During a recent trip to the grocery store near my condo in downtown Chicago, I encountered a man weighing a critical decision--which package of chicken to buy. He figured it out, but had trouble reaching into the refrigerator case, and called out for some help. My fellow shopper, you see, was partially paralyzed. But despite his physical limitations, he was able to navigate the store by himself quite easily in a motorized wheelchair, his shopping basket propped on his lap. So I went over to give him a hand.
"Which package do you like?" I asked. He gestured, and then said, "That one in the corner." It had about eight pieces--a rather large package. After I put it in his basket, he thanked me, so I joked a little bit. "So that's tomorrow's lunch?" My fellow shopper's eyes lit up, and he said, "Why, how did you know that?" We both laughed and went on our way.
It was one of the small exchanges that makes life in the "big city" so enjoyable. Later, he went whizzing by me in another aisle, nodding as if we had known each other for years. And in a way we had. When two men connect in the grocery store, it does kindle a kind of bond that is probably deeply embedded in our genetic code from our provider forebears.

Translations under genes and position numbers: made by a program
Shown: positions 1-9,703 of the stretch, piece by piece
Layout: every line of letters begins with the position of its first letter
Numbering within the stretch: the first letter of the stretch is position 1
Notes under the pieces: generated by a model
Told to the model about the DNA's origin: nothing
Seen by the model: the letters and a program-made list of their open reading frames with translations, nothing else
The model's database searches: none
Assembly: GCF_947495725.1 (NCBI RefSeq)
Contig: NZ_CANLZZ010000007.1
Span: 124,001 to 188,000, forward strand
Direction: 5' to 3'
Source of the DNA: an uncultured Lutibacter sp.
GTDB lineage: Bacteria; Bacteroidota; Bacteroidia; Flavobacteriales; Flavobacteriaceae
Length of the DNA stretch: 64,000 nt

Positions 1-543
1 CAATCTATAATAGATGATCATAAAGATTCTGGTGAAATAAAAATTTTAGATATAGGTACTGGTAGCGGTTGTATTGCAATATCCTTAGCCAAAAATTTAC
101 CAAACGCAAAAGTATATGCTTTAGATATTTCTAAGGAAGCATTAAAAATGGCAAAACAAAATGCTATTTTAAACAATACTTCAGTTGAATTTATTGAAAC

More and more, you see people in downtown Chicago in wheelchairs. Our curbs are compliant, our sidewalks are wide, and there are plenty of elevator-equipped high-rise buildings. To me, the motorized wheelchair is an inspiring piece of technology. It enables so many people to get out on their own, do the things others take for granted, and enrich our society in ways large and small.
My first boss, Ed Snively, was a quadriplegic. Jockeying about in his motorized chair, he managed to run a small business quite well. He was an upbeat leader with a great work ethic. After I worked with Ed for a while, I didn't think much about the wheelchair. I just knew it gave me the opportunity to work with a great boss.
Gary Baldwin is technology editor of HealthLeaders magazine. He can be reached at email@example.com.